|Thursday, 09 February 2012 13:45|
Johannesburg-based Software as a Service (SaaS) specialist SYNAQ’s says its latest South African phishing statistics clearly indicate that local banks have no option but to exercise extreme caution when it comes to permitting their Internet banking clients to pass on their banking details to third parties.
This follows a controversial decision by Absa to block US technology company, Yodlee, from accessing its client’s Internet banking accounts on behalf of new financial management enterprise, 22seven.
According to SYNAQ managing director Yossi Hasson, SYNAQ’s anti-phishing database solution, Phishmonger, identified and blocked 23 668 phishing attacks directed at customers of South Africa’s four major banks in January 2012 alone.
Launched in September last year, Phishmonger proactively identifies and blocks most types of phishing attempts that use the names of South African banks, insurance companies and medical aids to entice or threaten individuals into disclosing personal information which can then be used to access their accounts.
“Our January statistics clearly indicate phishing syndicates currently target Absa more than any other South African bank. We identified no fewer than 15 676 attacks on Absa clients last month. In addition we identified an astounding 159 unique – and fraudulent - Absa URLs from which phishing attacks were launched. This compares to 54 unique (fraudulent) Nedbank URLs, a further 13 for Standard Bank and 27 for FNB,” Hasson added.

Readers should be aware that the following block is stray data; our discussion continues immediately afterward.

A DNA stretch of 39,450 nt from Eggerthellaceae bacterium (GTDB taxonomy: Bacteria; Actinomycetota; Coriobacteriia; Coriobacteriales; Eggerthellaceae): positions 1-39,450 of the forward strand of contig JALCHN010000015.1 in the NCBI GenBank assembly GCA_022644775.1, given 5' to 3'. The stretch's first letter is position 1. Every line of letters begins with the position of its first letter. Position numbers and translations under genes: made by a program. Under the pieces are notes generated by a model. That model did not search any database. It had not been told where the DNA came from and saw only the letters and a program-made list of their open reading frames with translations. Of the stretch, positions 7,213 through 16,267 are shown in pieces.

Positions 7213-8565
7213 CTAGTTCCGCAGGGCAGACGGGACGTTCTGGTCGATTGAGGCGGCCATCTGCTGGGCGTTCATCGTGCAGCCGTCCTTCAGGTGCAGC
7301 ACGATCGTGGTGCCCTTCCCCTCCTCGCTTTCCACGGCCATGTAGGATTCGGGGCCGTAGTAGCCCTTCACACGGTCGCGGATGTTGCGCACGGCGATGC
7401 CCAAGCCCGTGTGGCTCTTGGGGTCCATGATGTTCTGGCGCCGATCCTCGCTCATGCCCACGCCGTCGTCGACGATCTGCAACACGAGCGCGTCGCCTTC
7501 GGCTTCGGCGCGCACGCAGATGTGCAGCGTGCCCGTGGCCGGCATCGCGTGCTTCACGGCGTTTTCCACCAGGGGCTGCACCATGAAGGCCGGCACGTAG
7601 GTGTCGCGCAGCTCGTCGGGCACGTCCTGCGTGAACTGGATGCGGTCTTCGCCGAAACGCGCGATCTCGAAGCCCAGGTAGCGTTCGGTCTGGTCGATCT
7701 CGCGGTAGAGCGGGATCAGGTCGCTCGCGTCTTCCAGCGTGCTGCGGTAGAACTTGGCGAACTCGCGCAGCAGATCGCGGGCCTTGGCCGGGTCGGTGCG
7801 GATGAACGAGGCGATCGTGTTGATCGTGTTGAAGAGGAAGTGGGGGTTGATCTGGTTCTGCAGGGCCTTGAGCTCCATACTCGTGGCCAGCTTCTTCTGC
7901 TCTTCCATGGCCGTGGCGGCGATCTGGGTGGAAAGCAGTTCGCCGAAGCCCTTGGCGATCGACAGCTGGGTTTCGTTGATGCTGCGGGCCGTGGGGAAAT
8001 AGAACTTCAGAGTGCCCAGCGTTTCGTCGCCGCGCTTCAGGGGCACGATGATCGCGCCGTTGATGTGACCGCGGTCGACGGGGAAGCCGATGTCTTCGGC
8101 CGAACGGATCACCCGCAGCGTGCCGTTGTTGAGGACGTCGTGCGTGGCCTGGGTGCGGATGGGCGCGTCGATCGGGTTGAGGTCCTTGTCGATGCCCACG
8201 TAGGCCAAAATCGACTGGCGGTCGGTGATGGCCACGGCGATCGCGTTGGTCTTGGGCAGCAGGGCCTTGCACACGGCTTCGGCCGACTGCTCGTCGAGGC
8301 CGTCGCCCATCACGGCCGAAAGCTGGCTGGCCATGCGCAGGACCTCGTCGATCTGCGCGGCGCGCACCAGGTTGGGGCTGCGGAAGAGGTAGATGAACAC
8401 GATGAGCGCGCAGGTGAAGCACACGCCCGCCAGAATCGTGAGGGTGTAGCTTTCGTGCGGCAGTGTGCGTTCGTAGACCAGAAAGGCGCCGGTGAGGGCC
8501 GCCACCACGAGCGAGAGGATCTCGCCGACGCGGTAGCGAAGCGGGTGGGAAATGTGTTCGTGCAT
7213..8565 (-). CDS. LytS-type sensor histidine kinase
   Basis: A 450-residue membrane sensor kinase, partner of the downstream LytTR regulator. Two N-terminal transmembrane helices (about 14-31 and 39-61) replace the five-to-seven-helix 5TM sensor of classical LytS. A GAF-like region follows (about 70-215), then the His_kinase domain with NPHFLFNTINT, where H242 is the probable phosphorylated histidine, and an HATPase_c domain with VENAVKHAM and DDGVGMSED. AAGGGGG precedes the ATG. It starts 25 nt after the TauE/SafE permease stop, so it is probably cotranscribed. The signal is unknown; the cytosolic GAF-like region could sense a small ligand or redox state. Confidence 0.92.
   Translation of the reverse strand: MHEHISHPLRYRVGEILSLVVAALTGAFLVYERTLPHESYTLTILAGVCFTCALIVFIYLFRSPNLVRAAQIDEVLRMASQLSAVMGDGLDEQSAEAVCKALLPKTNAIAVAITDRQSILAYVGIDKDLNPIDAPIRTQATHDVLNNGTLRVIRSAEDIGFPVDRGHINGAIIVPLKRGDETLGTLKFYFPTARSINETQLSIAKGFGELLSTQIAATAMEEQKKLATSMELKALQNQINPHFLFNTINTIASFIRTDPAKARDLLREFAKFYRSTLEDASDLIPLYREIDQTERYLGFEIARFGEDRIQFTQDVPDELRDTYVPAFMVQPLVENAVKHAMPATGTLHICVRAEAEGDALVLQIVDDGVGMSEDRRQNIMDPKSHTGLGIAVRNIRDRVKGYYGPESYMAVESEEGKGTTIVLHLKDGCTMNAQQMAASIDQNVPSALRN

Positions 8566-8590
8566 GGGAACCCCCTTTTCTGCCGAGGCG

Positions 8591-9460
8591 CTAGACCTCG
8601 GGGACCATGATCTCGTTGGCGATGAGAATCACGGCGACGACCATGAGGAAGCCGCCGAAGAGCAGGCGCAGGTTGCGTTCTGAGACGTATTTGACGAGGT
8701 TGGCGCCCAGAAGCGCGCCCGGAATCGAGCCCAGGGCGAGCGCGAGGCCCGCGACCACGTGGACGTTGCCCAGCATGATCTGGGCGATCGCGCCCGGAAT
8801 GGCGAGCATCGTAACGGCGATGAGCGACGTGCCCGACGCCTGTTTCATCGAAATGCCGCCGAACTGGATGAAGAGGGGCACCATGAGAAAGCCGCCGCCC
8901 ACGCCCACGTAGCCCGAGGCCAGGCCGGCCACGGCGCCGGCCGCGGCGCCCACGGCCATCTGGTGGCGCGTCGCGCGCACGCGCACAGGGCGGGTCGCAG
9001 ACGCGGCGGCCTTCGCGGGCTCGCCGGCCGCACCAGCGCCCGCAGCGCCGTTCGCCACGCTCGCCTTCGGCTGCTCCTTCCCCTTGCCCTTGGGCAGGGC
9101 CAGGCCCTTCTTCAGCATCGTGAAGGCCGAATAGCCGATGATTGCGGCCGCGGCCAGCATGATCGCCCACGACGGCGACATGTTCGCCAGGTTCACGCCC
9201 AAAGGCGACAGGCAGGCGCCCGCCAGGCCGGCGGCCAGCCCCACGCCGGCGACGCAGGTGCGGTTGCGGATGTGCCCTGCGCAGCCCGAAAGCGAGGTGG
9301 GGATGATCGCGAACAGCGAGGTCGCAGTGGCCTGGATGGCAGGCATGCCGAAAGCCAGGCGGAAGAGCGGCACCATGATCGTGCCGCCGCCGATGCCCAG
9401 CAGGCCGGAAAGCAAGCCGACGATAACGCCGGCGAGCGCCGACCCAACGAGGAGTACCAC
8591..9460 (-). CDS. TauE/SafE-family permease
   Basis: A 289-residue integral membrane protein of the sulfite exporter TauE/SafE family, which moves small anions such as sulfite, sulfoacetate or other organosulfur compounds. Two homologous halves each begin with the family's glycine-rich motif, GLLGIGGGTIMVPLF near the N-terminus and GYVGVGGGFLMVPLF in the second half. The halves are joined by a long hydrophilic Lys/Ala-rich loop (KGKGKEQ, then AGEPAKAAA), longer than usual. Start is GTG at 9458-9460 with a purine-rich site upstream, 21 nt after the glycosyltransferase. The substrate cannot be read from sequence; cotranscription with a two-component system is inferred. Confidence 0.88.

Hasson explained that having a third party system that requires people to disclose their confidential banking information will open yet another (lucrative) hole for phishers to exploit.
“For example, should 22seven become popular, there is no doubt that phishers will starting sending emails to online banking users purporting to come from 22seven and requesting them to update their banking details on a fraudulent Yodlee site.
“This will spell even more trouble for local banks. With South Africa amongst the most targeted countries in the world for phishing attacks, they have little option but to exercise extreme caution.
“While SYNAQ is in favour of new, innovative start-ups being embraced in this country – after all SYNAQ too was a start-up not all that long ago – we’re also paranoid about Internet security and very aware of the very real threat that the banks are dealing with,” Hasson concluded.
SYNAQ is a pioneering technology company that leverages off the power of open source software and the cloud to deliver innovative email management services to the corporate market. Established in 2004 and processing over 500 million emails a month, SYNAQ is the leader in open source cloud email management services. SYNAQ is a Dimension Data company.